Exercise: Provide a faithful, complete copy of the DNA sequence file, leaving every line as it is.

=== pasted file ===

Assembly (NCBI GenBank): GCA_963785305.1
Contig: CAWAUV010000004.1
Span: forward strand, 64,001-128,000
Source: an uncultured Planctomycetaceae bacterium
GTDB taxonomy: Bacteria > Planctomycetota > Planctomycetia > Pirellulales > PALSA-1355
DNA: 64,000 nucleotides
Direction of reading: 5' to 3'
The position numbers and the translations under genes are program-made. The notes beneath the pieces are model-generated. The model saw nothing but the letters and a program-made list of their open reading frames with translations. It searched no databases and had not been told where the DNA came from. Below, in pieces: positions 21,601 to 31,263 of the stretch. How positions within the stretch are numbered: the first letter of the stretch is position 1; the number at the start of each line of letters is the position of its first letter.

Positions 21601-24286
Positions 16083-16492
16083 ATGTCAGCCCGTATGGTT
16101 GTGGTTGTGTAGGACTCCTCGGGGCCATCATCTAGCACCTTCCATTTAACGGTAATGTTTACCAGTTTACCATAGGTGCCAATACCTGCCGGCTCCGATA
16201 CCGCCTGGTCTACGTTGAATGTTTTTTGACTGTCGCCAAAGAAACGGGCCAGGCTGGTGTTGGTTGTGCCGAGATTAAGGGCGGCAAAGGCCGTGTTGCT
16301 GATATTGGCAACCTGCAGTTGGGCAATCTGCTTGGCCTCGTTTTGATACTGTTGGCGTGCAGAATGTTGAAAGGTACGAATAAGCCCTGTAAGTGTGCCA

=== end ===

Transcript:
Assembly (NCBI GenBank): GCA_963785305.1
Contig: CAWAUV010000004.1
Span: forward strand, 64,001-128,000
Source: an uncultured Planctomycetaceae bacterium
GTDB taxonomy: Bacteria > Planctomycetota > Planctomycetia > Pirellulales > PALSA-1355
DNA: 64,000 nucleotides
Direction of reading: 5' to 3'
The position numbers and the translations under genes are program-made. The notes beneath the pieces are model-generated. The model saw nothing but the letters and a program-made list of their open reading frames with translations. It searched no databases and had not been told where the DNA came from. Below, in pieces: positions 21,601 to 31,263 of the stretch. How positions within the stretch are numbered: the first letter of the stretch is position 1; the number at the start of each line of letters is the position of its first letter.

Positions 21601-24286
Positions 16083-16492
16083 ATGTCAGCCCGTATGGTT
16101 GTGGTTGTGTAGGACTCCTCGGGGCCATCATCTAGCACCTTCCATTTAACGGTAATGTTTACCAGTTTACCATAGGTGCCAATACCTGCCGGCTCCGATA
16201 CCGCCTGGTCTACGTTGAATGTTTTTTGACTGTCGCCAAAGAAACGGGCCAGGCTGGTGTTGGTTGTGCCGAGATTAAGGGCGGCAAAGGCCGTGTTGCT
16301 GATATTGGCAACCTGCAGTTGGGCAATCTGCTTGGCCTCGTTTTGATACTGTTGGCGTGCAGAATGTTGAAAGGTACGAATAAGCCCTGTAAGTGTGCCA